JERUSALEM – Israelis last week joined in as the world to mourn the passing of Apple co-founder Steve Jobs, noting his relentless creativity and imagination. Jobs’ You Tube 2005 Stanford commencement address was pasted on countless local blogs, with emphasis on his stirring paragraph: “Your time is limited, so don’t waste it living someone else’s life. Don’t be trapped by dogma – which is living with the results of other people’s thinking.”
In a country where one is painfully aware of how limited time is, and where toppling dogmas is the national pastime, Jobs’ philosophical legacy inspires many.
His relationship with Israel’s technology sector, however, is more of a mixed bag.
Jobs did not have a close affinity with Israel, even though in June Apple removed an offensive application, Third-Intifada, from its store after it was pointed out that the application could be used to encourage violence against civilians. An Apple spokesman said at the time that the app “violates the developer guidelines by being offensive to large groups of people.”
Back in April, however, Jobs did not hesitate to reject an application from the Israeli start-up company Tawkon. The “app” measures cellular phone radiation in real time. Tawkon was blocked from releasing its app for the iPhone, while Apple released its own application instead. Tawkon’s app is available for Android- and Blackberry-based devices. Jobs personally turned down the request.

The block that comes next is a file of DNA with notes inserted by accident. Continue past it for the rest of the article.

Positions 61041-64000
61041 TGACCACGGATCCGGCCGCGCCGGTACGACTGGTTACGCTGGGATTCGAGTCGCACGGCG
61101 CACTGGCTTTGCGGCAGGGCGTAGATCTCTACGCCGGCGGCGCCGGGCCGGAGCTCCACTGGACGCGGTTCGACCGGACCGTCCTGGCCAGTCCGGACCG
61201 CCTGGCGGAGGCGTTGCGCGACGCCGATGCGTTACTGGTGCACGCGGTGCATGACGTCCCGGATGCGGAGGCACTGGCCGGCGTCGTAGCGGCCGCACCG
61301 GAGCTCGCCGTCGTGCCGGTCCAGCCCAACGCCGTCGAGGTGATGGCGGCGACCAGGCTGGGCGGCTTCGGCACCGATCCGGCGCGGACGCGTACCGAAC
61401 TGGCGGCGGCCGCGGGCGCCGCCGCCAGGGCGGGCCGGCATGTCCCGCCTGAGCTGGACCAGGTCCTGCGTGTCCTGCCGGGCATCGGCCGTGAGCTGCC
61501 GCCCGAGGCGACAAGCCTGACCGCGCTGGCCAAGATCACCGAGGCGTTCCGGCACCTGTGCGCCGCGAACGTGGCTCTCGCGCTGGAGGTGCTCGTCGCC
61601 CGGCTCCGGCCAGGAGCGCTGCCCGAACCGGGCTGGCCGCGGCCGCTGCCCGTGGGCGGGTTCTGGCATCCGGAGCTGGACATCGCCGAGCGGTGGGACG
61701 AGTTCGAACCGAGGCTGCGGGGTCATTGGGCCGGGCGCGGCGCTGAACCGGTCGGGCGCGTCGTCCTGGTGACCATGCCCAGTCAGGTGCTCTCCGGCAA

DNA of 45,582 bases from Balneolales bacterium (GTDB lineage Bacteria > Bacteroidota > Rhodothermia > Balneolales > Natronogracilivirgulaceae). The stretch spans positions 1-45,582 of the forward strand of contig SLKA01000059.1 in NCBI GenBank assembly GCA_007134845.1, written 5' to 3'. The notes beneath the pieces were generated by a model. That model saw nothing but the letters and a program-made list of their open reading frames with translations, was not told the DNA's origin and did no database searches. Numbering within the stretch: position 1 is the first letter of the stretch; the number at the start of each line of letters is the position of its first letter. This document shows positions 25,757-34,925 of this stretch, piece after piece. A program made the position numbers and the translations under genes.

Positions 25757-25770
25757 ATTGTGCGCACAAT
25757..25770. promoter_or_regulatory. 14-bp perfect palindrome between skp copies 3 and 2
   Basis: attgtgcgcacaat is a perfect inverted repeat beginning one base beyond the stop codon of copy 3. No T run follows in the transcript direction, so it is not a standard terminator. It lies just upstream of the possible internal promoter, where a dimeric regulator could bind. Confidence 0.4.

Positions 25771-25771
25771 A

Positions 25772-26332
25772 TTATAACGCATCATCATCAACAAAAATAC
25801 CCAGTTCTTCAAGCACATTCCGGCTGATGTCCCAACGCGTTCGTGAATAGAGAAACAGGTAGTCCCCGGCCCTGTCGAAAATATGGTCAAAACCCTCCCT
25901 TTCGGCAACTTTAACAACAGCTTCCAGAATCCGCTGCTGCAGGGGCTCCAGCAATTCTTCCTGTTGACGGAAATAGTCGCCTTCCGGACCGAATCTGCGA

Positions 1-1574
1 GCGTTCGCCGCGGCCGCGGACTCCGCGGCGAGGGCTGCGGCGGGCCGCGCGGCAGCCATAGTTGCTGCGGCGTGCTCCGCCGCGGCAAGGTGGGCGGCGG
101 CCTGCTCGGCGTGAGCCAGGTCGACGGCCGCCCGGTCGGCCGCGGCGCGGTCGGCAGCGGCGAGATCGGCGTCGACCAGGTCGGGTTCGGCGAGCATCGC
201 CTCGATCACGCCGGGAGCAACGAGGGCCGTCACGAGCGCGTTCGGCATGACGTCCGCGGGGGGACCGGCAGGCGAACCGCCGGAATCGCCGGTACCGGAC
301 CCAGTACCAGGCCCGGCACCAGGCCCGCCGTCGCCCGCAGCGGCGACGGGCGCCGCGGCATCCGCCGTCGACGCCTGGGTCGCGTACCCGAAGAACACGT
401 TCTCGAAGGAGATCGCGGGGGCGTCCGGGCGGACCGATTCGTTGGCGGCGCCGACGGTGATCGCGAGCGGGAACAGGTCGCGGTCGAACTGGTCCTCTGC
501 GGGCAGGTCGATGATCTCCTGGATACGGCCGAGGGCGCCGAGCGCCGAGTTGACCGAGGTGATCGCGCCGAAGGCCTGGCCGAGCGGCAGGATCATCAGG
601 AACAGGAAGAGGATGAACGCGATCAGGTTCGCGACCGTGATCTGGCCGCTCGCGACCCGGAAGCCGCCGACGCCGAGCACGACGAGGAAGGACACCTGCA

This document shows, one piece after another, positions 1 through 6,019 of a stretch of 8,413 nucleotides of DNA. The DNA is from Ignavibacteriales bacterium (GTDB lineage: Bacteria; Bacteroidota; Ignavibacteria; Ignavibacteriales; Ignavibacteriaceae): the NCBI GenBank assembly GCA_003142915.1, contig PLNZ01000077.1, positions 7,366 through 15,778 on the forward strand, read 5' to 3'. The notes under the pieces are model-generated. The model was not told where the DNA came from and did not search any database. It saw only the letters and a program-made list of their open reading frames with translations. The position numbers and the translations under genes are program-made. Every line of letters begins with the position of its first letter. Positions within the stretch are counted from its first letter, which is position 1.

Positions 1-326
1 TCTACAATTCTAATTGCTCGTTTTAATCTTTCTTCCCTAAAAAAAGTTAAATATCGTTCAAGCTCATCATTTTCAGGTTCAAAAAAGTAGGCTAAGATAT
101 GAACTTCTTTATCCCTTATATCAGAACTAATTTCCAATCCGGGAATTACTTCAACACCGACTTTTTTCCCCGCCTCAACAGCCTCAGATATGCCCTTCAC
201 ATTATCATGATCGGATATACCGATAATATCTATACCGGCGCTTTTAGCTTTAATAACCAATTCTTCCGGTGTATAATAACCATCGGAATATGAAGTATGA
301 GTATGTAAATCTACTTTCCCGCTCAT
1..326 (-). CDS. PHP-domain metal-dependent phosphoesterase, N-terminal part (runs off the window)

Lest anyone reach the wrong conclusion, however, it must be noted that those two decisions, both made by Jobs himself, appear to have been based strictly with business in mind. Two principles specifically appear to have played roles in the decision: Do not alienate a segment of your market (in this case, the Arab and Muslim worlds), and do not let a competitor sell a product you make yourself.
Much has been said last week about Jobs’ intriguing origins. He was born to an American mother and a Syrian father, was given up for adoption, and raised by Paul and Clara Jobs. Despite his complicated past, however, Jobs clearly viewed all politics through the lens of his business acumen.
Last Friday, on the eve of Yom Kippur, two out of four Israeli daily newspapers, Ma’ariv and Ha’aretz, featured Jobs’ passing as their top, front-page feature, under the identical headline: “The man who changed our lives.”
Israelis, like most of the Western world, have been following the Apple phenomenon since its genesis, but their love affair with its products has not always been joyful. It began in 1982, when two former IDF engineers, Dr. Yoram Friedman and Abrasha Tamir started Yeda Machshevim (“Computer Know-how” in Hebrew), which held the Apple franchise for a generation.
Yeda enjoyed an unmitigated success in the late 1980s and early 1990s, but when Apple entered its dark years after Microsoft introduced Windows 95, Yeda’s sales shrunk by as much as 90 percent. In October 2007, Yeda lost its franchise to a newly formed competitor named iDigital, a subsidiary of the iConGroup.
Over the past four years, the new provider has introduced the kind of direct and uncomplicated service Mac owners are used to in the United States.
Much of the “other side” of the Jobs/Apple/Israel story was missing last week, however, in Israel’s coverage of his passing. It was the iconic Steve Jobs that people remembered – that and his message of self-empowerment.